Published on June 14, 2014
Crossing the Threshold: Envisioning Information Literacy through the Lens of Metaliteracy 1 Trudi Jacobson & Tom Mackey #metaliteracy Our New Frontier: Metaliteracy, Threshold Concepts, New Standards, and Other Wild Ideas Friday, June 13, 2014 9:10am-10:40am Manchester Community College Manchester, Connecticut
We’ll speak about… • Metaliteracy (but of course!) – Badging • The IL Framework for Higher Education draft • Local Implementation 2
Produce Collaborate Participate Share Metacognition 3 Key Elements of Metaliteracy
4 Metacognition in Learning and Instruction: Theory, Research and Practice, Hope J. Hartman (2002) “cognition about cognition or thinking about one’s own thinking…” Metacognition
5 Figure developed by Mackey, Jacobson, & Roger Lipera Mackey and Jacobson (2014) Metaliteracy: Reinventing Information Literacy to Empower Learners
• “promotes critical thinking and collaboration in a digital age” (p. 62). • “comprehensive framework to effectively participate in social media and online communities” (p. 62). • “unified construct that supports the acquisition, production, and sharing of knowledge in collaborative online communities” (p. 62). 6 Thomas P. Mackey and Trudi E. Jacobson “Reframing Information Literacy as a Metaliteracy” College & Research Libraries. January 2011 72:62-78. http://crl.acrl.org/content/72/1/62.full.pdf
Metaliteracy: Reinventing Information Literacy to Empower Learners (Mackey and Jacobson, 2014). “Metaliteracy is not about introducing yet another literacy format, but rather reinventing an existing one, information literacy, the critical foundation literacy that informs many others while being flexible and adaptive enough to evolve and change over time” (p. 1-2).
Metaliteracy: Reinventing Information Literacy to Empower Learners (Mackey and Jacobson, 2014). “While literacy is focused on reading and writing, and information literacy has strongly emphasized search and retrieval, metaliteracy is about what happens beyond these abilities to promote the collaborative production and sharing of information” (p. 6).
Metaliteracy: Advancing Learning After Literacy (Jacobson and Mackey, 2014): http://www.okanagan.bc.ca/Assets/Departments+(Administration)/ILT/ILT+Newsletter+(5$!2c1).pdf “Students rarely see themselves as producers of information, only as consumers, even though they may be very creative with emerging technologies outside of school” (p. 3).
“In many cases, they have only produced papers meant solely for the eyes of their instructors. Writing for a broader audience, and working in collaboration with others, requires a new set of abilities” (p. 3). Metaliteracy: Advancing Learning After Literacy (Jacobson and Mackey, 2014): http://www.okanagan.bc.ca/Assets/Departments+(Administration)/ILT/ILT+Newsletter+(5$!2c1).pdf
“Metaliteracy empowers learners to participate in interactive information environments, equipped with the ability to continuously reflect, change, and contribute as critical thinkers” (p. 86). (Jacobson and Mackey, Proposing a Metaliteracy Model to Redefine Information Literacy, 2013)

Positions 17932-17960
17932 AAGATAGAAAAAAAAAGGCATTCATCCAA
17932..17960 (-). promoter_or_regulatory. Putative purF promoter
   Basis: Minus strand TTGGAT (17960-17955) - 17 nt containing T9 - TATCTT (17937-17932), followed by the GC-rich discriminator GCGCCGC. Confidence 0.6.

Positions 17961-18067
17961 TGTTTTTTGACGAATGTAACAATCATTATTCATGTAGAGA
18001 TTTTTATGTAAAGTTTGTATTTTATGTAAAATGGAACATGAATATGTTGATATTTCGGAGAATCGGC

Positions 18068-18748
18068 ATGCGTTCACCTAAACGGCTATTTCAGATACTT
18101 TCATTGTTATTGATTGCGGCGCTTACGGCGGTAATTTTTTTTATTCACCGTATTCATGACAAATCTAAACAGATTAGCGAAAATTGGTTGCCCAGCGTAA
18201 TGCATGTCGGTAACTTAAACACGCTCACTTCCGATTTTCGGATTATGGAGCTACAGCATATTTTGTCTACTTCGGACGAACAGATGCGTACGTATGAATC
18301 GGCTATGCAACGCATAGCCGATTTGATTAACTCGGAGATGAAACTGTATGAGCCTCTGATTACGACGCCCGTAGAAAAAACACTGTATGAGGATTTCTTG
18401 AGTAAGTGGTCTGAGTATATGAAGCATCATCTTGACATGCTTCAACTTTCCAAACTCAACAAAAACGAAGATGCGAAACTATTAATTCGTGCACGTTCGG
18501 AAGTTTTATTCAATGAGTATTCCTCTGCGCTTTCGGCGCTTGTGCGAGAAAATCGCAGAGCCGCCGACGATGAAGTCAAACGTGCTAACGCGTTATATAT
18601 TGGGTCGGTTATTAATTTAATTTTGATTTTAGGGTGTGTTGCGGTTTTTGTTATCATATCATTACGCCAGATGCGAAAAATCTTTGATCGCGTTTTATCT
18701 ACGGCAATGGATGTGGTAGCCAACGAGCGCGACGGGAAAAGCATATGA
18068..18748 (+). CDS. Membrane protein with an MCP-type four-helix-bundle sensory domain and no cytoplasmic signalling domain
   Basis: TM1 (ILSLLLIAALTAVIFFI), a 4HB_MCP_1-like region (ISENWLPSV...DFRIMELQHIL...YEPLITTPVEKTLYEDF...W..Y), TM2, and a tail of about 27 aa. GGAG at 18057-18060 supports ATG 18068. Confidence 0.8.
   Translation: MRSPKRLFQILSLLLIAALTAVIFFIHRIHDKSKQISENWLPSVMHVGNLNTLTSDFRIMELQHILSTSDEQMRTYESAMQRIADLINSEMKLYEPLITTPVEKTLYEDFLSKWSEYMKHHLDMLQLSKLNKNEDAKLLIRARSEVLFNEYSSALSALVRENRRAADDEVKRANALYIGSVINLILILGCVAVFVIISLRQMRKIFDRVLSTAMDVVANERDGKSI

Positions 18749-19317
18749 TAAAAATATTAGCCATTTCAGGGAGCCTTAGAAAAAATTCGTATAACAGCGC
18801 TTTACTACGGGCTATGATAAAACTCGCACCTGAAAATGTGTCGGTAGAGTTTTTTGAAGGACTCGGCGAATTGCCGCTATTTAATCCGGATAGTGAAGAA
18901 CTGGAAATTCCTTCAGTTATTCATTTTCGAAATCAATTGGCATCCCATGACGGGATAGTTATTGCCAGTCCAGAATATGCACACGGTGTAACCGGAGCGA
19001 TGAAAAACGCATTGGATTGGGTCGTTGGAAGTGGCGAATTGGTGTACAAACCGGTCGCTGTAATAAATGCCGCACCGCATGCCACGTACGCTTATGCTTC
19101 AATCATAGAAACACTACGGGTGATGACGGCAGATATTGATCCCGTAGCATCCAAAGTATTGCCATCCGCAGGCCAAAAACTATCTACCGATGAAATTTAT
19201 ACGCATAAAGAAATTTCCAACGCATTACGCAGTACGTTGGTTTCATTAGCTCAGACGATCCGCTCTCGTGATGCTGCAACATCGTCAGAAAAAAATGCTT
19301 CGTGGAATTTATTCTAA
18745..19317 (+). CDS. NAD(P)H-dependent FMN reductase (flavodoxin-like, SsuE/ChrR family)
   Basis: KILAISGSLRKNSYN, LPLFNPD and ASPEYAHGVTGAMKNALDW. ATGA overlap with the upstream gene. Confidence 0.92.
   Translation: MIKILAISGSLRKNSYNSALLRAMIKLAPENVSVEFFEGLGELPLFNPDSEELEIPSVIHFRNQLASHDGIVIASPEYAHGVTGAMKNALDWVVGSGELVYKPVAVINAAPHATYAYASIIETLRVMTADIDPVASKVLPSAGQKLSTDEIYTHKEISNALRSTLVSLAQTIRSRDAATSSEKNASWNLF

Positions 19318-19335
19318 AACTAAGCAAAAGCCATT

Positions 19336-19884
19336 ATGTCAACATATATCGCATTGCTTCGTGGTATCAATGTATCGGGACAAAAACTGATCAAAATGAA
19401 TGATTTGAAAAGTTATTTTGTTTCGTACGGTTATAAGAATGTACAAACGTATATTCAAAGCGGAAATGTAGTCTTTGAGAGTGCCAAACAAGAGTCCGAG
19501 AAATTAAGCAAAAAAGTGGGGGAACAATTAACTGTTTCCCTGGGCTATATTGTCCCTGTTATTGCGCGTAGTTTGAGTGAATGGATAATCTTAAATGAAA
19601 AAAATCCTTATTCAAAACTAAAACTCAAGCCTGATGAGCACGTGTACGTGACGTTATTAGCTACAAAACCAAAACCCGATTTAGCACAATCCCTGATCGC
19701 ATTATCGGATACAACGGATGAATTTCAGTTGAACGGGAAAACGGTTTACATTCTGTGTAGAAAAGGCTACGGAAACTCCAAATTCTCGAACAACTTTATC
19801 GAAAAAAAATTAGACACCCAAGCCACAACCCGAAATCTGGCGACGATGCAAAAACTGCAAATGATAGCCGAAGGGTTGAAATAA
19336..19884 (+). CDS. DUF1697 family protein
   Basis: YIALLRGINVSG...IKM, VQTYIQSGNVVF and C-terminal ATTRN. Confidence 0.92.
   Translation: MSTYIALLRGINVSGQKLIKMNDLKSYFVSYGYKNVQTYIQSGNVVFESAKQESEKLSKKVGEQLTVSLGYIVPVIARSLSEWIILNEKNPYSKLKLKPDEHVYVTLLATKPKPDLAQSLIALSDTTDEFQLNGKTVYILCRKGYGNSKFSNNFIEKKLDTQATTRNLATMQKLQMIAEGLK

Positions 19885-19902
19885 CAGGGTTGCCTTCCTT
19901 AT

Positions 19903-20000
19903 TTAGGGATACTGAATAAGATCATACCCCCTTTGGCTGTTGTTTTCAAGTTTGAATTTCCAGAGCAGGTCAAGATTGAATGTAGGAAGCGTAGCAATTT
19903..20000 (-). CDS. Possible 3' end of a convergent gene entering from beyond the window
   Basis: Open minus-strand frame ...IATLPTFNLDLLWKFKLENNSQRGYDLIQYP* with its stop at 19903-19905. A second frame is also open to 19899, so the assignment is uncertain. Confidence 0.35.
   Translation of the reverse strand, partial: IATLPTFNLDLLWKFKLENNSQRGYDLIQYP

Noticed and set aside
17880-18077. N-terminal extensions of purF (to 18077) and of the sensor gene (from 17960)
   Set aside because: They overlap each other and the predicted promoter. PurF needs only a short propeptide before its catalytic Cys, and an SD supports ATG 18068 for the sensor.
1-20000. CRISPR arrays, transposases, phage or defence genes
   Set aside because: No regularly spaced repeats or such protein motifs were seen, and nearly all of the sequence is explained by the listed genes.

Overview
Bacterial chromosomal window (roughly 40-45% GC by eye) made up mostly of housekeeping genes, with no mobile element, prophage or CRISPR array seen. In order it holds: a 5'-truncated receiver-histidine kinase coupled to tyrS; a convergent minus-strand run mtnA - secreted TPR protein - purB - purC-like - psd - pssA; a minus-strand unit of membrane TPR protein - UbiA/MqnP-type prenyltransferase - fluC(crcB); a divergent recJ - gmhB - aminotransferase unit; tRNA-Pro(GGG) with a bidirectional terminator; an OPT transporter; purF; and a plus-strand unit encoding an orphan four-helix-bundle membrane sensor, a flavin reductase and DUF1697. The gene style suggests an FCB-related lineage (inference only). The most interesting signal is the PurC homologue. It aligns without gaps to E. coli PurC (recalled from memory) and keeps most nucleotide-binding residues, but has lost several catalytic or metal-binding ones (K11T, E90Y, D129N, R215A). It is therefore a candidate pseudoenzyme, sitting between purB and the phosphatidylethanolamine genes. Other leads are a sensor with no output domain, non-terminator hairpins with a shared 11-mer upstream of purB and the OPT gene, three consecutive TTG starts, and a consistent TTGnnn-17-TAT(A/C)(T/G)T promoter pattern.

12 Figure developed by Mackey, Jacobson and Roger Lipera Mackey and Jacobson (2014) Metaliteracy: Reinventing Information Literacy to Empower Learners
Metaliteracy is Metacognitive “This metacognitive approach challenges a reliance on skills- based information literacy instruction only and shifts the focus to knowledge acquisition in collaboration with others” (p. 2). Mackey and Jacobson (2014) Metaliteracy: Reinventing Information Literacy to Empower Learners 13 Judith Leyster Self-portrait, 1630
MOOC Talk: Bryan Alexander and Nicola Allain Metaliteracy MOOC http://metaliteracy.cdlprojects.com
MOOC Talk: Sue Thomas and Michele Forte Metaliteracy MOOC http://metaliteracy.cdlprojects.com
MOOC Talk: Paul Prinsloo, UNISA, South Africa Metaliteracy MOOC http://metaliteracy.cdlprojects.com
• 554 registered participants • 454 received newsletters • 118 registered blogs • 72 blog posts • Students from 3 Information Literacy Courses at the University at Albany • 1 Graduate Student at Empire State College MOOC
Massive Open Online Courses cMOOC: “cMOOCs are discursive communities creating knowledge together.” • “Connectivism and Connectivist Knowledge (George Siemens and Stephen Downes) • Creativity & Multicultural Communication • Metaliteracy MOOC xMOOC “Whilst they include discussion forums…the centre of the course is the instructor-guided lesson. Each student’s journey/trajectory through the course is linear and based on the absorption and understanding of fixed competencies.” • EdX • Coursera • Canvas Network 18 http://reflectionsandcontemplations.wordpress.com/2012/08/23/ what-is-a-mooc-what-are-the-different-types-of-mooc-xmoocs-and-cmoocs/
Intent Reality 20 Designed for student engagement and connectivity, the thoughts of others serve as critical mechanism for learning Unfamiliar model, emphasizes self-directed choices, no set path; students severely flounder
Intent Reality 21 Collaboration between students from both institutions Lack of undergraduate enrollment for credit
Intent Reality 22 Active student engagement during synchronous MOOC Talks Submitted questions ahead of time and watched asynchronously (after original session)
METALITERACY AND BADGING 23
Badging • Same idea as Scout badges • Competency-based learning • Elements of gaming (quests, challenges) • Designated badges are shareable (LinkedIn, online portfolios or resumes) • Associated metadata indicates issuing organization, describes knowledge or skills gained 24 http://commons.wikimedia.org/wiki/File:Scout_Badge_Poncho.jpg
Metaliteracy Learning Objectives Goal 1: Evaluate content critically, including dynamic, online content that changes and evolves, such as article preprints, blogs, and wikis. 25 http://metaliteracy.org/learning-objectives/